45 of 50 people found the following review helpful
A good boot that needs some modifications,
This review is from: New Balance Men's Abyss II 8-Inch Tactical Boot (Apparel)
I bought a pair of these boots for wilderness tripping (Boundary Waters) on the basis of glowing comments by several other canoe campers. I want a boot that provide some ankle support, is unaffected by repeated immersion, and fits well with heavy socks (SealSkinz). These criteria seem to be met, though the boot is too flexible to provide much ankle support without an additional brace.
I had several problems with these boots:
1: The lacing tabs make it extremely difficult to loosen and tighten the laces, and the laces themselves make it all but impossible. The laces are thick and thin - like a sine wave on both sides - and the thick parts can almost not be pulled through the lacing tabs. It's easier with standard boot laces, but still quite difficult. I fixed this by installing eyelets so the lacing works like a normal shoe.
2. The thickest part of the insole is in front of the arch. This makes the boot uncomfortable to walk in over short distances, and most likely painful over longer distances or with a heavy pack. I replaced the insoles with an old pair of arched insoles and they feel fine.
3. The soles are not razor siped as advertised. They have a series of paired lugs around the edges, and each pair is separated by a narrow groove. Of course, narrow spaces hold dirt. This isn't a serious problem - it's just one more thing to make a mess. Using a Dremel rotary sander I reshaped these grooves into a V so they shed dirt more readily.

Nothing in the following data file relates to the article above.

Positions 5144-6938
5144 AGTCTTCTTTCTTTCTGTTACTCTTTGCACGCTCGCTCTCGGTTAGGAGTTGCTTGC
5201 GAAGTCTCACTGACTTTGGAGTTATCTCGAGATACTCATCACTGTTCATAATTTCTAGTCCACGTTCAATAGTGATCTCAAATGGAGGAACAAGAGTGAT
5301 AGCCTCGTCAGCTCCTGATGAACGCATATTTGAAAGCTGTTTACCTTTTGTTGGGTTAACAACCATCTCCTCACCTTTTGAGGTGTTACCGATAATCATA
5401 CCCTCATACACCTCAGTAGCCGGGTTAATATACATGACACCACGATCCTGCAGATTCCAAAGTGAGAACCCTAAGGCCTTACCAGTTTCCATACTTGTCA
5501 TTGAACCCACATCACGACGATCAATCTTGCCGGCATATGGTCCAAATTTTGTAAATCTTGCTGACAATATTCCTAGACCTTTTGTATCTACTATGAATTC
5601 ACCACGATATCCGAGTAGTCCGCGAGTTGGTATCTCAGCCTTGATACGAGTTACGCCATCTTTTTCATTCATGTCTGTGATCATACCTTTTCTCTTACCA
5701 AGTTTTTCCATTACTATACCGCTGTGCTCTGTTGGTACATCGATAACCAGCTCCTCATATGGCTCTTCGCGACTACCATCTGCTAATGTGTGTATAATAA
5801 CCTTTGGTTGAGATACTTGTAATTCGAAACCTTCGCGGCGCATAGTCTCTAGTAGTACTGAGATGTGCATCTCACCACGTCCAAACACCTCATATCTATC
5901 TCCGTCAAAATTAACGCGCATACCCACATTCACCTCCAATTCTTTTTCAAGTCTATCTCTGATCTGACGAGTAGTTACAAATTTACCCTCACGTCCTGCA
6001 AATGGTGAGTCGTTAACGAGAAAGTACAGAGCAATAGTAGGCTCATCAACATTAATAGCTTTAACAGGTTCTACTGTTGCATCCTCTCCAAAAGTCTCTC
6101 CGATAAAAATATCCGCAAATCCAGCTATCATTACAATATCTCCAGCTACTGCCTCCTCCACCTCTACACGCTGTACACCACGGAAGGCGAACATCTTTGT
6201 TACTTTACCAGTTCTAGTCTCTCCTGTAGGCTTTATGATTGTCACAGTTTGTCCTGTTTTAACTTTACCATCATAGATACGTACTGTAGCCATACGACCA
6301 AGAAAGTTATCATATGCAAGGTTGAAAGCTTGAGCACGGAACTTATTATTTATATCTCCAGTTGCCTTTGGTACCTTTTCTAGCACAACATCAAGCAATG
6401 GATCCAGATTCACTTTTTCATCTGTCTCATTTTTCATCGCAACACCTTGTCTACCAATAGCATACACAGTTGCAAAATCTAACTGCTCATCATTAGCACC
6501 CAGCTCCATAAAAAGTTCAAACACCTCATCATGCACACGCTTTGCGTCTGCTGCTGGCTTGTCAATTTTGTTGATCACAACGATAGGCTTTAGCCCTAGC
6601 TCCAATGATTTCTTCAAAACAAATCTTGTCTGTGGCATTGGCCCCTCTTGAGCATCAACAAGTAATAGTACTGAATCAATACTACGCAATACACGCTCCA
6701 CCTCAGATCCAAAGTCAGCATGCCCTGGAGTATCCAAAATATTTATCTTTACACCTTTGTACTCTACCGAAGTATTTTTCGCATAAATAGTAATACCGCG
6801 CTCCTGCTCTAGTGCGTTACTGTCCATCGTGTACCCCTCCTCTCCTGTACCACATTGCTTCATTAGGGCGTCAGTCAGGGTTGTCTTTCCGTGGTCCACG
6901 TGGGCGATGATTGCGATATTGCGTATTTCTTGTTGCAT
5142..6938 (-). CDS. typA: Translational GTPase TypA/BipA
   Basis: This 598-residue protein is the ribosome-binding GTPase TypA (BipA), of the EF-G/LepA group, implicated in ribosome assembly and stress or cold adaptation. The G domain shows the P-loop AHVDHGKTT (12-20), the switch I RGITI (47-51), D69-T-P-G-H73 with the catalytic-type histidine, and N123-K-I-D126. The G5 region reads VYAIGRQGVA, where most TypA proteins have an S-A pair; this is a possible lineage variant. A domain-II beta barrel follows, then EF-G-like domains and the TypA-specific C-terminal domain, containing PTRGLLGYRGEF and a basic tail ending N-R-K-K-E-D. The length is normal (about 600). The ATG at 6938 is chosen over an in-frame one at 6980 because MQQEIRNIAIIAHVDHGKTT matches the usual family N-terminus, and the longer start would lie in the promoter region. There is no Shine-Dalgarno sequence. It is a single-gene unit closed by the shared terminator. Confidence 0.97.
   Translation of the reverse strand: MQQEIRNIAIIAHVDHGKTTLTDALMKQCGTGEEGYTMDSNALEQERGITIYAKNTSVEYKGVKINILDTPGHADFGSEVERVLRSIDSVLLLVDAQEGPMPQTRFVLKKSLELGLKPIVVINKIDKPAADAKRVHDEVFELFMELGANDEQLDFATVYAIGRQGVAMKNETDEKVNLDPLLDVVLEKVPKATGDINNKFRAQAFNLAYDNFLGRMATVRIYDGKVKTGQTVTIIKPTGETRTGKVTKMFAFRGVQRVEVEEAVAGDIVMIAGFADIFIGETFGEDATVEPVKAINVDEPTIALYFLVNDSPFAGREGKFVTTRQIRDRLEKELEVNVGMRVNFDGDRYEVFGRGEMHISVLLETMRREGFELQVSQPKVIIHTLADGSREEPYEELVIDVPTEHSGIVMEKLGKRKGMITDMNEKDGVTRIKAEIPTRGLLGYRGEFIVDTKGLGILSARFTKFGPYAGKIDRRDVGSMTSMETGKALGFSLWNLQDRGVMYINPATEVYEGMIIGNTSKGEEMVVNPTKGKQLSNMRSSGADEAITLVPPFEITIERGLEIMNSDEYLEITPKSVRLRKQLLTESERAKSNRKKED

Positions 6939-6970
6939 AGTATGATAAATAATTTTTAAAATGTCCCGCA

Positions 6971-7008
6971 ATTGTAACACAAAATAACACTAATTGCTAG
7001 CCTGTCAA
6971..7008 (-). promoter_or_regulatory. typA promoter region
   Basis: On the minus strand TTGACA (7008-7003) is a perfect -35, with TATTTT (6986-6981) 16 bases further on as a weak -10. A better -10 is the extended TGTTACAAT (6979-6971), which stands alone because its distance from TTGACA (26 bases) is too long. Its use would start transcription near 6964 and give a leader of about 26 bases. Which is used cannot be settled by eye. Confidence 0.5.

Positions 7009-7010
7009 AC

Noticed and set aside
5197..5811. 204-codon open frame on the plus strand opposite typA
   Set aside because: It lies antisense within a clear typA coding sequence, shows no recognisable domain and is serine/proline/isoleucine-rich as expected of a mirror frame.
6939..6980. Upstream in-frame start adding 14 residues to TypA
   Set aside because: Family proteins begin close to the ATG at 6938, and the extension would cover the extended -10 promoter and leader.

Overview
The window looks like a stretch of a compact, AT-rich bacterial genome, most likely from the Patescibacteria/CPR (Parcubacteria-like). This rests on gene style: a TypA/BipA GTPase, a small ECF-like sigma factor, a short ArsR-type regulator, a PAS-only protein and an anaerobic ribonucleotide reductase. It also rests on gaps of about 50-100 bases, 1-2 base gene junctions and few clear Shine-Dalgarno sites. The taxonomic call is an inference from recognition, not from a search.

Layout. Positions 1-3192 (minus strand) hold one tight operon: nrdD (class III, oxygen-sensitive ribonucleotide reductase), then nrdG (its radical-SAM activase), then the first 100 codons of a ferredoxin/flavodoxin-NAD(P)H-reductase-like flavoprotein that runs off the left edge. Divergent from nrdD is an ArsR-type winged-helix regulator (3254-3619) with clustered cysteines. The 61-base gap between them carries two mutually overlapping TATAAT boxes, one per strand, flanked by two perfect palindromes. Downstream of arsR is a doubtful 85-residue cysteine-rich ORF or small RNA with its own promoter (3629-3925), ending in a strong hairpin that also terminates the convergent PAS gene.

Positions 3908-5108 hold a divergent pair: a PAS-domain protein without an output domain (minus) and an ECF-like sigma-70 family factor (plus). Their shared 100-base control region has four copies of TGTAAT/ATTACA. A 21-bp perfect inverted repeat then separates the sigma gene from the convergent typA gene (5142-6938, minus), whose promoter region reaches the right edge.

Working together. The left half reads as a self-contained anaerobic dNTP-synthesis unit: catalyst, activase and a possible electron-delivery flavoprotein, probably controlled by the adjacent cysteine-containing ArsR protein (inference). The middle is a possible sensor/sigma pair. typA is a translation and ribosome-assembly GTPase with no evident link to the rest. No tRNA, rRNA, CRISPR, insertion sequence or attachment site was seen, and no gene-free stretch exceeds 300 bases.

In sum, I'd say if you like these boots be prepared to have a very difficult time lacing them and to replace the insoles with something that fits.
Do I recommend them? No. Would I buy them again? No. However, given the modifications I made I anticipate they'll serve their purpose over many portages.
Tracked by 1 customer
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Showing 1-5 of 5 posts in this discussion
Initial post: Sep 22, 2013 10:09:10 AM PDT
Chas. V says:
In reply to an earlier post on Jan 16, 2014 3:45:41 PM PST
L. Wright says:
In reply to an earlier post on Jan 16, 2014 6:49:31 PM PST
Last edited by the author on Jan 16, 2014 6:58:53 PM PST
T. Patocka says:
Well, what if you are chasing down the bad guys over long distances and it involves you lugging tactical gear, does this then qualify (could involve some hiking)? D. said they were not comfortable for just about any distance when he first started wearing them. Furthermore, in the review D. said that the boots were just outright inconvenient to lace with the arch padding in all of the wrong places making them uncomfortable in shorter distances or, say a "tactical" situation, like a SWAT team storming a building and such. My take on the review is that the boots are a poorly executed design and D's review was perfectly fine.
Posted on Jun 24, 2014 2:41:30 AM PDT
R. Smith says:
These boots were designed for wear in and around water. The insole is designed for quick drying and efficient draining.
Posted on Mar 15, 2015 1:33:19 PM PDT
Last edited by the author on Mar 16, 2015 4:14:35 PM PDT
KP Ripper says:
If you have all these demands for your footwear, why would you buy a pair of $50 New Balance boots? A smart person would do their homework and spend the extra cash on a good pair of military style boots. Seriously, complaining that your $50 New Balance boots aren't tough, top-shelf boots is like complaining that a McDonald's cheeseburger doesn't taste like a steakhouse Angus beef cheeseburger. I think these boots are just fine for doing work in the yard or comfortable enough for snow blowing/shoveling activities. I was Army Infantry and I knew going into the purchase of these boots I wasn't going to be trekking into the north woods with them. For any type of real outdoor activities you should have spent the 30 minutes and Google a reputable article from Outdoor Magazine (or wherever) and educate yourself on decent boots.
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